Though cocktail culture has been proliferating for more than a decade, growing interest in punch bowls has been a more recent phenomenon. “Punches have been gaining popularity since the 2010 release of David Wondrich’s book ‘Punch: The Delights (and Dangers) of the Flowing Bowl,’” says Willy Shine, brand ambassador for Appleton Estate Jamaica rum.
Shine isn’t the only mixologist crediting Wondrich with reviving punch culture. “He really dug deep into the history of the cocktail and found that all cocktails were born from punch,” says Timothy Miner of The Long Island Bar in Brooklyn, New York. “That’s when bartenders stood up and took notice. They started to learn about historic punches and found, to no one’s surprise, that these concoctions could be incredible. The next step was to introduce punches to the consumer.”
And that’s exactly what they’ve done. Punch-focused bars are popping up in cities nationwide, while existing cocktail venues have added punches to their regular lineups. “We’re seeing more and more established bars and several bespoke places around the country devoting their efforts to punches, such as Punch House in Chicago and The Dead Rabbit in New York City,” says Jacob Briars, global advocacy director at Bacardi. In the last four years, punch bowls have come to embody everything consumers enjoy about cocktails: socializing, community and fun.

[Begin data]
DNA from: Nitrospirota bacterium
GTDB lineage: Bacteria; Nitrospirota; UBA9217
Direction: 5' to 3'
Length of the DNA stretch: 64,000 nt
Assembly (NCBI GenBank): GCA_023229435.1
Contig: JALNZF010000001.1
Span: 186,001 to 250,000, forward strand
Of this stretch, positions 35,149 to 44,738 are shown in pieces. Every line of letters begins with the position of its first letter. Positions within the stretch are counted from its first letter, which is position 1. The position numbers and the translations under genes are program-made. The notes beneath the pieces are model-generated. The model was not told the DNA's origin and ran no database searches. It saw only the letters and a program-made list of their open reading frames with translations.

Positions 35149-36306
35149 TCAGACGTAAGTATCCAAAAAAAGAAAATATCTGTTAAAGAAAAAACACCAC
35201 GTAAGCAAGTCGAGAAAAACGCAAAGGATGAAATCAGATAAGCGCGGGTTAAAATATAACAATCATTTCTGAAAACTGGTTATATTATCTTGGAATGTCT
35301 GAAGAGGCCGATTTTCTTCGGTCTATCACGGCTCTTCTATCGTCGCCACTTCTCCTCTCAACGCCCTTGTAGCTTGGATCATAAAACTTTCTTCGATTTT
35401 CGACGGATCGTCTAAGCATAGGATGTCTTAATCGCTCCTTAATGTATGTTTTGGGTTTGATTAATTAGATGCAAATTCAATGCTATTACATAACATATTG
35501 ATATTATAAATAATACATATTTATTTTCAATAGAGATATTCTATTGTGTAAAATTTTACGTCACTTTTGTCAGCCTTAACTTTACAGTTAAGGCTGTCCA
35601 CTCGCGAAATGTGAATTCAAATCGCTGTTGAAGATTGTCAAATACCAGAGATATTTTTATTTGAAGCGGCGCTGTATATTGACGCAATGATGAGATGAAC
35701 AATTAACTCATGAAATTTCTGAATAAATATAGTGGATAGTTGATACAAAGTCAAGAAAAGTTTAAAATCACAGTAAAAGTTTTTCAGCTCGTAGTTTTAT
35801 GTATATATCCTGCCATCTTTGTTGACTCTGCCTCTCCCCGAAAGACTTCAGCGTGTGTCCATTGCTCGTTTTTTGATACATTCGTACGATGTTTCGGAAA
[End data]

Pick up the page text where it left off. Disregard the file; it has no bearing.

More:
“Punches have grown in popularity because everything old is new again,” notes Carlton Grooms, director of operations at Hemingway Rum Co. “Punches were offered to arriving guests in revolutionary America. They were considered the mark of civilized and social society.”
Indeed, consumers and mixologists are flocking to storied recipes that have a legendary quality to them. For Appleton Estate’s take on First Lady Martha Washington’s Rum Punch, the brand enlisted the Cocktail Collective, a team of mixologists that includes Willy Shine, Misty Kalkofen, Eric Alperin, Richard Boccato, John Lermayer and Simon Ford. The drink comprises Appleton Estate White rum, Appleton Estate Extra 12-year-old rum, Grand Marnier orange liqueur, fresh lemon and orange juices, and spiced simple syrup, topped with grated nutmeg and garnished with orange and lemon wheels.